Delhi government’s directorate of education on Sunday issued a circular saying schools will continue to remain shut for primary students (up to Class 5 ) till November 10 owing to the deteriorating air quality, adding that heads of schools can decide whether they want to conduct classes for Class 6 onwards.
Most schools said that they would conduct classes offline for the time being as mid-term examinations were approaching and some private schools have switched to online classes. Some government schools said they will first ascertain whether their students have devices for online classes.
The order, dated November 5 said, “For Classes VI onwards, the Heads of Schools shall have the option either to call students for physical classes or to have these classes conducted online – depending on the digital infrastructure and readiness of the school to conduct online classes.”
The principal of a government school, who did not wish to be named, said that they will hold offline classes for Class VI onwards on Monday. “On Monday, the teachers will ask students how many of them have devices for online classes. We will take a decision based on that,” the principal said, adding that during the pandemic-induced lockdowns, and pollution season in the past two years, many students were at a loss because they did not have devices to access the online classes.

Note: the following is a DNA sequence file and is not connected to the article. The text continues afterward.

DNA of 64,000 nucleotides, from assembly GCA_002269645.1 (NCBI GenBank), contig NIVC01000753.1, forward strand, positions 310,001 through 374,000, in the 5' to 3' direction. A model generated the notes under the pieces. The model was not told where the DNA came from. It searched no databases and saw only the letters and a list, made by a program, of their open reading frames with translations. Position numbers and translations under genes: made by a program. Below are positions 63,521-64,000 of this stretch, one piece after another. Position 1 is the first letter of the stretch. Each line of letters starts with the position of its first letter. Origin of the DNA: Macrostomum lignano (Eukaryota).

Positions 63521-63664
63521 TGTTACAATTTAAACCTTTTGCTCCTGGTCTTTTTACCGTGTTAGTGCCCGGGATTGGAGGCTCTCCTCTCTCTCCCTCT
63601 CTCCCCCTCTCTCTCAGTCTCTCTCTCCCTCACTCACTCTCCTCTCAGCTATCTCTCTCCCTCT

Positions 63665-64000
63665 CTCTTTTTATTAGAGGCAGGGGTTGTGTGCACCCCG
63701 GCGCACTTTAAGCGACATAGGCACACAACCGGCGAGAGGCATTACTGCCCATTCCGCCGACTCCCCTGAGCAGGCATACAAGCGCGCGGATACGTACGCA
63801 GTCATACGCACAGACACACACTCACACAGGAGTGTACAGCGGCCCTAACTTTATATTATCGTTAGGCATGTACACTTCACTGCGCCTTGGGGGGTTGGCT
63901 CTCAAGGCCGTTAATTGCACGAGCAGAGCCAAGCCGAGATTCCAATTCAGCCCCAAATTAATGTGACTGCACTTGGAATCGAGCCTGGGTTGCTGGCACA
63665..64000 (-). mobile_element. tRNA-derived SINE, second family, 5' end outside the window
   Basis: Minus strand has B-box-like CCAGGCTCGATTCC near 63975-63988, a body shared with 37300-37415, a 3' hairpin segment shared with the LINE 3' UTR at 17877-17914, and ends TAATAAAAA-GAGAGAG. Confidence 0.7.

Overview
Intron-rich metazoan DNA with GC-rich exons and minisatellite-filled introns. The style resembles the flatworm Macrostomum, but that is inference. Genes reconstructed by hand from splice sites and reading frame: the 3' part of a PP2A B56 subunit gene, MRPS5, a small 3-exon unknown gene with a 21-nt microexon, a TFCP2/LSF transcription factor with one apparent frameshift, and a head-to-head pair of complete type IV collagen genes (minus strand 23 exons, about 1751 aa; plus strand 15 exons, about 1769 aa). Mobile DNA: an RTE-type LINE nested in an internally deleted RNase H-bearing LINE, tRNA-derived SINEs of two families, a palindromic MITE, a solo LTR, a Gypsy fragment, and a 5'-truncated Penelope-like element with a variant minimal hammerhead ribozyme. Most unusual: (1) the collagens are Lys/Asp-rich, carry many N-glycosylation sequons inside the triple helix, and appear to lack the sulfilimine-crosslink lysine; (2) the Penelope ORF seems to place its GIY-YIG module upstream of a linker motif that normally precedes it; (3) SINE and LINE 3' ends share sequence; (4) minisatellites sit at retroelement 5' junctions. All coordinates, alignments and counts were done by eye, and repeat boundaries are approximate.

The principal of Mount Abu School in Rohini, Jyoti Arora, said they will conduct classes offline for the time being. However, after Grap stage 4 begins to be implemented, she said they will consider moving to online classes and will notify parents accordingly.
Grap 4 states that governments can explore emergency measures such as closing educational institutions. Colleges have not yet moved to online classes. An official of Delhi University said that classes were taking place offline as of now, and they will discuss whether there is a need to move online.
Alka Kapur, principal of Modern Public School, Shalimar Bagh, and president of Delhi Sahodaya Schools Complex said, “Because examinations are around the corner, we are holding offline classes… we are ensuring that students wear masks and stay indoors.”
Meanwhile, many parents thought that suspending classes was only a temporary measure. “Suspending schools only impacts their studies and many students do not have access to mobile phones,” said Aprajita Gautam, president of the Delhi Parents’ Association.
“Parents might have phones but they take them to work and there are families with more than one child. If classes shift online, parents have to ensure every child has a touch phone and internet,” said Satya Prakash, Delhi president of the All India Parents’ Association, adding that suspension was a stopgap measure and that schools should instead arrange air purifiers in every classroom.